I wonder if Galileo Galilei, were he to join the discussion, would apply a similar principle to representational art. We certainly must take Galileo as an authority on the experimental method, as he was in effect the founder of experimental physics, as well as the most notable member of the Accademia dei Lincei, which explicitly championed Science. But representational art is the field in which he held his first academic position in 1588, at the Accademia delle Arte del Disegno in Florence, teaching perspective and chiaroscuro; and later, in 1613, he was appointed a member of the Florentine Academy of Drawing Arts.

    My guess is that Galileo might view every drawing and painting as an experiment in ways to represent reality through perspective, chiaroscuro, and such techniques; and the viewers’ responses to the art as analogous to the scientific process of replicating experiments and testing predictions.

    1. Considering peer review makes the differences obvious, IMO. In science, you hand your findings to a peer. They find something about the technique or results that’s off to them, they tell you “your data analysis technique had a bias, therefore your finding is biased too.” Or perhaps “you made a math error;your findings don’t follow from your data.” Or even perhaps “ah, I know the machine you used. It has an electrical problem which creates a data spike so your result isn’t real.”

      Now contrast with art. You give your painting to a critic. They find something about the technique or final result that’s off to them. So they call it bad art. But it’s difficult to see how “bad art” is comparable to “wrong result.” Art is never “wrong” in the way a scientific finding can be wrong, it’s just disliked or uninspiring.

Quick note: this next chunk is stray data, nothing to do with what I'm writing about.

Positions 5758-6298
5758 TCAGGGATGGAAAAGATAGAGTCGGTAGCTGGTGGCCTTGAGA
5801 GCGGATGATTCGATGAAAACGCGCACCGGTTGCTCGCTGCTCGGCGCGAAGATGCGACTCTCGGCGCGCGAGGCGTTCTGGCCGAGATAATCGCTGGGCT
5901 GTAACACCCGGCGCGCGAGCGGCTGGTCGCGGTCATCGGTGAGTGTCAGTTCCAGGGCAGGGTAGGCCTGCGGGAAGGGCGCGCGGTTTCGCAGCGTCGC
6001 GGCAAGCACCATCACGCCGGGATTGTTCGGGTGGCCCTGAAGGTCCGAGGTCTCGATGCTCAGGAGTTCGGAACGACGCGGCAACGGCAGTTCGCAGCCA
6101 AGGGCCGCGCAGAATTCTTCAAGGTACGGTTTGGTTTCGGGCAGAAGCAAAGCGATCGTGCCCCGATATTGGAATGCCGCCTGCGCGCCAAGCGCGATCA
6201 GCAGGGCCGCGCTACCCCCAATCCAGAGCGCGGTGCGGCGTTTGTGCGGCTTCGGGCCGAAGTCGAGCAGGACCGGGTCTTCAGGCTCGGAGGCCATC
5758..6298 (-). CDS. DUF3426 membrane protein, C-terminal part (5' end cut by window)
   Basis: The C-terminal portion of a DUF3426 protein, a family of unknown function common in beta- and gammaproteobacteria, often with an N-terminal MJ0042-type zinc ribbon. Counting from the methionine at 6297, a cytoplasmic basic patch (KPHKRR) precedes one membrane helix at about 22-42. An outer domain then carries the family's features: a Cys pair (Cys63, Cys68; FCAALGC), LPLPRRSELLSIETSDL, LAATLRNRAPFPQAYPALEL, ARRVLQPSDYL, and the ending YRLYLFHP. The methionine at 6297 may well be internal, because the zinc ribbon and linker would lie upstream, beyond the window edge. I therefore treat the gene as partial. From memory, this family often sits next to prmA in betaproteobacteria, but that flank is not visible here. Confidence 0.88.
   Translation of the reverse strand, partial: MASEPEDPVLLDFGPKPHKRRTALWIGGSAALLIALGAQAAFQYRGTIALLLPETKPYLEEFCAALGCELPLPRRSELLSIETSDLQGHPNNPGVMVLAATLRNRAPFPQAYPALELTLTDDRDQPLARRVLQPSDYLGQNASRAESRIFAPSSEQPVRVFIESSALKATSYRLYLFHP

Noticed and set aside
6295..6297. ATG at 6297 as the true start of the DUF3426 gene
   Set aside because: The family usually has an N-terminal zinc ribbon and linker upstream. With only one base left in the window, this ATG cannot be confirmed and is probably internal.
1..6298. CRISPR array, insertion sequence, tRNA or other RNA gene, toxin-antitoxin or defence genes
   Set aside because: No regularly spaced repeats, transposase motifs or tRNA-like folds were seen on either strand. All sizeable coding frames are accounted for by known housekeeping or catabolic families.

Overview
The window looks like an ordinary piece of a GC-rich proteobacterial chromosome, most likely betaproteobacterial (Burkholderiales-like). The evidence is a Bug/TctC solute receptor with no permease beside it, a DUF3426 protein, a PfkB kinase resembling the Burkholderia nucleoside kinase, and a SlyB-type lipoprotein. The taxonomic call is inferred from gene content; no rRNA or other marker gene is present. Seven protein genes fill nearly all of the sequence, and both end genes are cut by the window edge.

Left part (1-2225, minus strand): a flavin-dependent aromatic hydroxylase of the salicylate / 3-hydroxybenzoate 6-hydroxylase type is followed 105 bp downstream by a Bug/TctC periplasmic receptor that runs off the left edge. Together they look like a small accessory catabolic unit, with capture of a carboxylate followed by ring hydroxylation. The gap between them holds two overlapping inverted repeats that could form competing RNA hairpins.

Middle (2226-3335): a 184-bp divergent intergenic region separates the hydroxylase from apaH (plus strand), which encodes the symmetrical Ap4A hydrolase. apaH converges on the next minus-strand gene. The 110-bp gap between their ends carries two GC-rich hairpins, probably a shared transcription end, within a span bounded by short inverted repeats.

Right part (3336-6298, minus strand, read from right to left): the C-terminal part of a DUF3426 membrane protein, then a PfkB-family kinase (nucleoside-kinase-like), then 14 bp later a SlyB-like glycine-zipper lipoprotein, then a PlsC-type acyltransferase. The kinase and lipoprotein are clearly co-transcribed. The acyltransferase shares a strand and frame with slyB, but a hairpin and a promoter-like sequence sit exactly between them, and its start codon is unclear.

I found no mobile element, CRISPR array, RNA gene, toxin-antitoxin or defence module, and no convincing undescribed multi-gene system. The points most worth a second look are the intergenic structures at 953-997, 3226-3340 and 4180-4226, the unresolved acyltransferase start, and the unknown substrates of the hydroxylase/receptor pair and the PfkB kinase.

1. Perspective can be gotten wrong; chiaroscuro can be “wrong” in the sense of false if shadows are placed unrealistically. I suppose issues of this kind are what the young Galileo taught about
        in his brief tenure at the Accademia delle Arte del Disegno. My impression is that in those days—roughly the lifetime of Galileo and Francis Bacon (who signally misunderstood what scientists like Galileo did)—the border between Art and Natural Philosophy appeared to be vaguer than it does today. And thus distinctions of the kind Jerry and Adam are discussing were not deliberated.

  10. He then begins what will be an interesting discussion: do music and abstract painting give us “knowledge”?